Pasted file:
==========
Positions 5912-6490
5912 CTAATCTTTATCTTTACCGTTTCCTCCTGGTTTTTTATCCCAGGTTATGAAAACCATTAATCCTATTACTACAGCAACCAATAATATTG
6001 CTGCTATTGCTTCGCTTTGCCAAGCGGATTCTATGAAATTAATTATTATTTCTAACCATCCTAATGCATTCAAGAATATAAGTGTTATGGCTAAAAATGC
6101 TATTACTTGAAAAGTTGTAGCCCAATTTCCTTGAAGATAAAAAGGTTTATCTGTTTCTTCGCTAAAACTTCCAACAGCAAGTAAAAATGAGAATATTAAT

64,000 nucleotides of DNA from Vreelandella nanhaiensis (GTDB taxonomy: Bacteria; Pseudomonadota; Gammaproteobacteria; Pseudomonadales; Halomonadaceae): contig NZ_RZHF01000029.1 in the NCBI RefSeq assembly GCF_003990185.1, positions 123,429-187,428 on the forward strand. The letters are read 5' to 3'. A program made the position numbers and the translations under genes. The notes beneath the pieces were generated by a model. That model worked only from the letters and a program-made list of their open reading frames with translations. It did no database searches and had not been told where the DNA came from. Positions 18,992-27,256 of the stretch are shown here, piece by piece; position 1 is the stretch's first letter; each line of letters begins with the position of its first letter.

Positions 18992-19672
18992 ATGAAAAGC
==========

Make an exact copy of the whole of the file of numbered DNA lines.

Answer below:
Positions 5912-6490
5912 CTAATCTTTATCTTTACCGTTTCCTCCTGGTTTTTTATCCCAGGTTATGAAAACCATTAATCCTATTACTACAGCAACCAATAATATTG
6001 CTGCTATTGCTTCGCTTTGCCAAGCGGATTCTATGAAATTAATTATTATTTCTAACCATCCTAATGCATTCAAGAATATAAGTGTTATGGCTAAAAATGC
6101 TATTACTTGAAAAGTTGTAGCCCAATTTCCTTGAAGATAAAAAGGTTTATCTGTTTCTTCGCTAAAACTTCCAACAGCAAGTAAAAATGAGAATATTAAT

64,000 nucleotides of DNA from Vreelandella nanhaiensis (GTDB taxonomy: Bacteria; Pseudomonadota; Gammaproteobacteria; Pseudomonadales; Halomonadaceae): contig NZ_RZHF01000029.1 in the NCBI RefSeq assembly GCF_003990185.1, positions 123,429-187,428 on the forward strand. The letters are read 5' to 3'. A program made the position numbers and the translations under genes. The notes beneath the pieces were generated by a model. That model worked only from the letters and a program-made list of their open reading frames with translations. It did no database searches and had not been told where the DNA came from. Positions 18,992-27,256 of the stretch are shown here, piece by piece; position 1 is the stretch's first letter; each line of letters begins with the position of its first letter.

Positions 18992-19672
18992 ATGAAAAGC